Most Build Plugins should have the required inputs listed in the or documentation of their plugin. If needed, we can also check the Build Plugin's manifest.yml configuration file. This will list the inputs, their name, a description, if they are required, and may even have a default value listed. It will look like this:

name: netlify-plugin-to-all-events
  - name: keyword
    description: Describe what keyword to look for
    default: toshi
  - name: databaseUrl
    description: The URL of the database, duh
    required: true
  - name: triggerAll
    description: Boolean to decided whether to run all the event code
    default: true
    required: true

📖 You can learn more about the manifest.yml file in Part 2 of this series or in the repo for Netlify build.

This is what our full netlify.toml file might look like now if we already had our build command and project directory listed.

  command = "npm run build"
  publish = "dist"
package = "netlify-plugin-to-all-events"
  keyword = "toshi"
  databaseUrl = ""
  trigerAll = true

With that, we have all the code to let Netlify know that we are incorporating a build plugin into our project. If we were to trigger a build with this added to our project this is what our logs would look like:

a screenshot of the build logs from the Netlify UI

How to Run a Build Plugin Locally

Whenever we deploy and have Netlify build a project via Git push trigger, deploying with a 'Deploy to Netlify' button, through the CLI, or whatever nifty way you've set deploys up, the code above is all we need. We can also build locally to see the steps Netlify takes in building our app and how the Build Plugins interact with those events.

Local Plugin Path

First, we need to change the plugins package setting to point to a relative path where the Build Plugin lives (the folder that holds the index.js and manifest.yml of the plugin). In this case, we'll keep the sample project that will use the Build Plugin in the same directory as the Build Plugin for less typing 😋.

The file structure:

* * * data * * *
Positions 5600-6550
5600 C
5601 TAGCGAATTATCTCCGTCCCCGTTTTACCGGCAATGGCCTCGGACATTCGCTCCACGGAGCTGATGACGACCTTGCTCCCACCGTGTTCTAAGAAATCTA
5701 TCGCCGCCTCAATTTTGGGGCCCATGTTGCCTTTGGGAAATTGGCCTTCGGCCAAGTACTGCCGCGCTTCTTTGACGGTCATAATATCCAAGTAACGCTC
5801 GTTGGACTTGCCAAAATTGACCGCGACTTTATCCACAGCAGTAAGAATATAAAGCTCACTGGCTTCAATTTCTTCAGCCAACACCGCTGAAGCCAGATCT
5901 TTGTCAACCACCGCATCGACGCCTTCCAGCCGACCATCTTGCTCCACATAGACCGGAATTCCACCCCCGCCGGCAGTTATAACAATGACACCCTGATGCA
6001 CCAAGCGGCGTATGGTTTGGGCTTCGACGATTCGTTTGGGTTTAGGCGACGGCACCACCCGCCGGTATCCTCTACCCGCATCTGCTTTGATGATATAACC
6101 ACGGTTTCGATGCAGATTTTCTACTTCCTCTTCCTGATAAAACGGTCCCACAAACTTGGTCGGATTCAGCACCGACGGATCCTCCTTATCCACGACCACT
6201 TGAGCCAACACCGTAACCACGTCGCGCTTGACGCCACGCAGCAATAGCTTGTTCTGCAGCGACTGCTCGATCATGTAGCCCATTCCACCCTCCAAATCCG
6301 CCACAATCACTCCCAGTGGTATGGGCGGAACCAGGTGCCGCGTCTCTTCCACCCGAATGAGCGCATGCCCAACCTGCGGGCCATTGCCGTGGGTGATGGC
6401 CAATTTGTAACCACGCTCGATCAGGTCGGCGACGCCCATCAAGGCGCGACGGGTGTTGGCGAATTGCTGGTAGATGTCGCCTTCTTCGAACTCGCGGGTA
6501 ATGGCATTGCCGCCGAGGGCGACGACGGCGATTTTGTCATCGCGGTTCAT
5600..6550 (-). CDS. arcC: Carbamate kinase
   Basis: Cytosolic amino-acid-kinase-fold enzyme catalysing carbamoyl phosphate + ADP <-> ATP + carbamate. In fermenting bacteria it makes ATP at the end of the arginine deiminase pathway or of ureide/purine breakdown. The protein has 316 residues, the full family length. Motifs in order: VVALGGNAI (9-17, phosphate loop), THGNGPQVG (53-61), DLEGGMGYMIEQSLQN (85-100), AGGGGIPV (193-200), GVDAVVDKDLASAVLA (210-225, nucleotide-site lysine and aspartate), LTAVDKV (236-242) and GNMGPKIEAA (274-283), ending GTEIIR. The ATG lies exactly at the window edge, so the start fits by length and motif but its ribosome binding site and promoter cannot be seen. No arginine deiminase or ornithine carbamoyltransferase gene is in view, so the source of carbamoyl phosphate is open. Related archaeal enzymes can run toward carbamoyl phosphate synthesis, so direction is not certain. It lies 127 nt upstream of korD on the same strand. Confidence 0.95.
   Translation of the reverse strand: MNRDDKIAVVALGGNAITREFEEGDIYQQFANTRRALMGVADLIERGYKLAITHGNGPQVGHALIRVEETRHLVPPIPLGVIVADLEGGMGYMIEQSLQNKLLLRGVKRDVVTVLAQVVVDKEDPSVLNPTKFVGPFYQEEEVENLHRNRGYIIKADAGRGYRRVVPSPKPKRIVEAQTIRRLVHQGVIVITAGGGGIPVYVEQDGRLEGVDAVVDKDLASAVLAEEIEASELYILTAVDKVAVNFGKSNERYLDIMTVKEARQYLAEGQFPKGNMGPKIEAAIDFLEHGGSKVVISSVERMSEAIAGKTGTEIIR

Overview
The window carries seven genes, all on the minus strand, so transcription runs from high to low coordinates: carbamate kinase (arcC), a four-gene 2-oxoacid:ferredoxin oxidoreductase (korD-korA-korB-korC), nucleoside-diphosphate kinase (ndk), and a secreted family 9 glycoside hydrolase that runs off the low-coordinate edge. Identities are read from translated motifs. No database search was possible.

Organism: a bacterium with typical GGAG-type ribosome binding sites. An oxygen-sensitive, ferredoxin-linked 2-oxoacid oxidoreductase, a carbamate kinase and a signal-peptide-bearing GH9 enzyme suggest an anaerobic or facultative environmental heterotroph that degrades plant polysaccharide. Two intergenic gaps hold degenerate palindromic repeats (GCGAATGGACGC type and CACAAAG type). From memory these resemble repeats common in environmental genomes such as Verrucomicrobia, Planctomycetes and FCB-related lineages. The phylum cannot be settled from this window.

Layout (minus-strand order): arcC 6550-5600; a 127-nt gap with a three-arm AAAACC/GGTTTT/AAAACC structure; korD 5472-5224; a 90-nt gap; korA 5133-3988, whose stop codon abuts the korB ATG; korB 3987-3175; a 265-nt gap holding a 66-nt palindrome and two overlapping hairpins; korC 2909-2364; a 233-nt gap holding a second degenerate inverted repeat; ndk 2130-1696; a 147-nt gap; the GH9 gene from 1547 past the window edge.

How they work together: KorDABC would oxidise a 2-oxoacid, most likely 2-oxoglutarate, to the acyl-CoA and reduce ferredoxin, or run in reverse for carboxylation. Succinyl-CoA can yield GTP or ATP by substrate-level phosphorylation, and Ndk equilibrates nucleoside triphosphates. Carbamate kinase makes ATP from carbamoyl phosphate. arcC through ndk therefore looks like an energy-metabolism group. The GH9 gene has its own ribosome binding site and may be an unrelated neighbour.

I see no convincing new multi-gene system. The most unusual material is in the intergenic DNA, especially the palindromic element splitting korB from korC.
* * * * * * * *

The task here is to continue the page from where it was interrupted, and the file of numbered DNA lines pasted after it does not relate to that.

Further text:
+ sample-project
     - index.html
   + netlify-plugin-to-all-events
     - manifest.yml
     - index.js
     - package.json

The changes to netlify.toml:

package = "../netlify-plugin-to-all-events"

👆That's the only line that changes. The rest stays the same.

Local Build Commands

Using the Netlify CLI we can get a preview of the build process. There are two ways of doing this:

  • netlify build --dry: show you a summary of what the build will do at each stage without running a full build
  • netlify build: will execute a build locally and output all the logs

Here's a side-by-side snippet of the logs:

screenshot of both build outputs

We are all setup to run Build Plugins locally.

How to Disable Build Plugins

If we decide we don't want to use the Build Plugins we added we just need to do all these steps in reverse 😋. First, we'll want to remove the plugin and its inputs from our netlify.toml file. This means removing the all the [[plugins]] lines and the [plugins.inputs]. Basically, if it has anything to do with a plugin you don't want to use anymore, save yourself the technical debt and delete it now.

Only one more step to go: disabling plugins for your project via the UI. If we go back to the 'Build Plugins Bets' page, the link will be in the header at the top of the Team or Project page. We can see the list of project that we enabled Build Plugins for. Each project will also have an 'Options' drop down menu. In that menu we have the option to click 'Disable Build Plugins Beta'. Currently, we have a follow-up, one question survey after you disable. Since, Build Plugins are in beta, it really helps us to hear any feedback!

Here is a little video walking you through the disable process:

Building a Better Build Plugin Future

We are prepped and ready to start utilizing Build Plugins in our projects. We also have the power to create Build Plugins to do what we want and help fellow devs too! Doesn't that sound all altruistic and lovely? If you think so, you're going to love the next post in this series where we will create the Build Plugin we used here. Thanks for joining me, I hope you have a blast with Build Plugins. Happy coding 👩🏻‍💻!